Wednesday, May 15, 2013

Attorney Ripoff Reimbursement Fund Coughs Up $38.4M In Connection With R/E Settlement Proceeds Pilfering, Despite Scheme Being Masterminded By Non-Lawyer; 10,000 BC Bar Members Get Clipped With Special Assessments To Fund Payout Necessitated By Rogue Closing Counsel's Handiwork In Scam

In Vancouver, British Columbia, The Vancouver Sun reports:

  • Vancouver property developer Tarsem Singh Gill, whose fraudulent activity cost B.C. lawyers nearly $40 million and placed immeasurable stress on dozens of homebuyers and lenders, has entered an 11th-hour guilty plea.

    During a 45-minute appearance in B.C. Supreme Court on Friday, Gill pleaded guilty to defrauding 77 homebuyers and 30 lenders of $31,165,111 from 2000 to 2002. [...] With a guilty plea in hand, Judge Terry Schultes adjourned the matter until May 17, at which time he will set a date for a sentencing hearing.
  • Gill perpetrated his crimes through Vancouver lawyer Martin Wirick. Homebuyers entered into agreements to buy properties from Gill-controlled companies or Gill nominees. They sent their money to Wirick, who was acting on Gill's behalf, on his undertaking to pay off the existing mortgages and deliver clear title.

    However, instead of using the money as promised, he remitted the funds to Gill, who used them for his own purposes.

    In a similar vein, lenders - nearly all well-known financial institutions, most notably Vancouver City Savings Credit Union - forwarded money (on behalf of their borrowing clients) to Wirick on his undertaking to clear off existing mortgages and register their charge in first position on the property.

    Once again, Wirick failed to discharge his duties and instead diverted the funds to Gill, who used them for his own purposes.

    The charges do not appear to capture the entire amount of the fraud. The B.C. Law Society, which ensures the public against lawyer fraud, paid out $38.4 million in claims on account of Wirick's participation.(1)

    Sorting out the claims, many of which were overlapping, took hundreds of man hours. And to finance the payouts, the society had to impose a special assessment on its 10,000 lawyer-members.

    If there was one consolation to Wirick's conduct, it was that he almost immediately went into mitigation mode.

    When the scheme was uncovered in May 2002, Wirick resigned from the law society, admitted his part in the scheme and agreed to permanent disbarment. And when the case came to court in June 2009, he pleaded guilty and was sentenced to seven years in jail.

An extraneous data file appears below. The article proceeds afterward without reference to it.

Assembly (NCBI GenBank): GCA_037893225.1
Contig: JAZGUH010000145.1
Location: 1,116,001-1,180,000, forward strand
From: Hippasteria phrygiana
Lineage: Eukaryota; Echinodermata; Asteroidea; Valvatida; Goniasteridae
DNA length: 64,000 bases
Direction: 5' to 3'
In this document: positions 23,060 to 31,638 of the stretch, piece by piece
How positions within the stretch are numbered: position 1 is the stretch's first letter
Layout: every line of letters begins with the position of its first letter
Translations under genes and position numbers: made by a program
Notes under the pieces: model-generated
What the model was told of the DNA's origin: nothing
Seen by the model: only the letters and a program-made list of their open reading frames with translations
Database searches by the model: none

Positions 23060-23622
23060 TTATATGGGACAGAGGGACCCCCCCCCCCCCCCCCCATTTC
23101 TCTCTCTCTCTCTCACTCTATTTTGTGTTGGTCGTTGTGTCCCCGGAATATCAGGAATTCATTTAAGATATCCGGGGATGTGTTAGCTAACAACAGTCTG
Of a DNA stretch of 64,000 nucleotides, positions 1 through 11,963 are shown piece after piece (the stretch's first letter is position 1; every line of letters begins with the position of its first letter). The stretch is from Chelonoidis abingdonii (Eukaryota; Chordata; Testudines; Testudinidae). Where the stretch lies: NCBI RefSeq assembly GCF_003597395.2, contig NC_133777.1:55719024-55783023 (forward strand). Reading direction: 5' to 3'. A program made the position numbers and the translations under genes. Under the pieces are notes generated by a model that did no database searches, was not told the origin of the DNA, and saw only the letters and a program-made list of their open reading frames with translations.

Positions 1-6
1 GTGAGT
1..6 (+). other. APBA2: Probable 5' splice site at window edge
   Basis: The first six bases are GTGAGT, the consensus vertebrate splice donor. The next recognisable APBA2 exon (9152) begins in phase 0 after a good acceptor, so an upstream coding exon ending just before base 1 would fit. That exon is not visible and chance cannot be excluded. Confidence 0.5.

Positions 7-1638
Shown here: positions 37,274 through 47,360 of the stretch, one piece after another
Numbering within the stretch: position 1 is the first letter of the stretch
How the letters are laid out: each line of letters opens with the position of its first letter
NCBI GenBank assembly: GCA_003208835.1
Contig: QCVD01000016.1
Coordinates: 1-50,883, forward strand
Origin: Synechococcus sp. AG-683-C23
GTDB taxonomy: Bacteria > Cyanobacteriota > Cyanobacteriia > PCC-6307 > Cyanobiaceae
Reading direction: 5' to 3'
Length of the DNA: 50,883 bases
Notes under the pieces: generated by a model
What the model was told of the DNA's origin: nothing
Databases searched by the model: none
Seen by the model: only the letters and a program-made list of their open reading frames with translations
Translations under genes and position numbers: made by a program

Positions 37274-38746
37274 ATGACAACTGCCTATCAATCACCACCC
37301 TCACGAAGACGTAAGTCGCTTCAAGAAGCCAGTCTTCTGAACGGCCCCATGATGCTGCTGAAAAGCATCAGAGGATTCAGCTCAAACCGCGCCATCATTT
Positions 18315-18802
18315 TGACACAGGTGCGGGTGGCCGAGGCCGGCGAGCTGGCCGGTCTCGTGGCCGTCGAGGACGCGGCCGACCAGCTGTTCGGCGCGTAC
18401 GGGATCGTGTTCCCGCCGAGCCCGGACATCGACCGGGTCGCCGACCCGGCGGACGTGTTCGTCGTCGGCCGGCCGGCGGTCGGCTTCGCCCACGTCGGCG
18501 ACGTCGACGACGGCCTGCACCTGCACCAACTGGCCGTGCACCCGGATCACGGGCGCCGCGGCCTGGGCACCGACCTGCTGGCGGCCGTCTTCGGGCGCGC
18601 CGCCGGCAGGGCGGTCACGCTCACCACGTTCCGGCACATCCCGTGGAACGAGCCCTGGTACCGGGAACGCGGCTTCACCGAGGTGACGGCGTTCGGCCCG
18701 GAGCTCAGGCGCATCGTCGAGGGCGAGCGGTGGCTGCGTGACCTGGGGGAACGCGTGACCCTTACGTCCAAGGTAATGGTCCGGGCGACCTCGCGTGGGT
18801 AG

Many of the victims were new Canadians who suffered the initial shock of learning that prior mortgages on their homes had not been discharged, then the anxiety of living in homes that were laden with debt not of their own making.

    Although the law society eventually compensated them, the experience took a heavy emotional toll:

    "It was only with tremendous effort that we were able to purchase a new condominium in 2002," one person stated in a victim impact statement at Wirick's sentencing

    "Since it had been nearly 10 years (since our last holiday), we joined a tour to Disneyland. ... But we received the letter from the court a few days prior to our departure. That night, my wife and I cried in each other's arms. And the days thereafter were full of sorrow and sadness."

    Another victim described the wrenching psychological impact: "Under constant threat of foreclosure and lawsuit, sleep was impossible and escalating episodes of panic, despair and hours of uncontrollable sobbing alternated with periods of complete numbness."

    While Wirick mercifully expedited the proceeding, Gill not only maintained his innocence, he played a game of musical chairs with his lawyers.
For more, see Vancouver property developer pleads guilty to massive fraud (Tarsem Singh Gill defrauded 77 homebuyers and 30 mortgage lenders of $31.2 million from 2000 to 2002).

(1) The Lawyers' Insurance Fund of the Law Society of British Columbia was established to reimburse clients who have suffered a loss due to misappropriation or embezzle­ment by an attorney licensed in British Columbia.

For similar "attorney ripoff reimbursement funds" that sometimes help cover the financial mess created by the dishonest conduct of lawyers licensed in other Canadian provinces and states throughout the U.S., see:

Maps available courtesy of The National Client Protection Organization, Inc.

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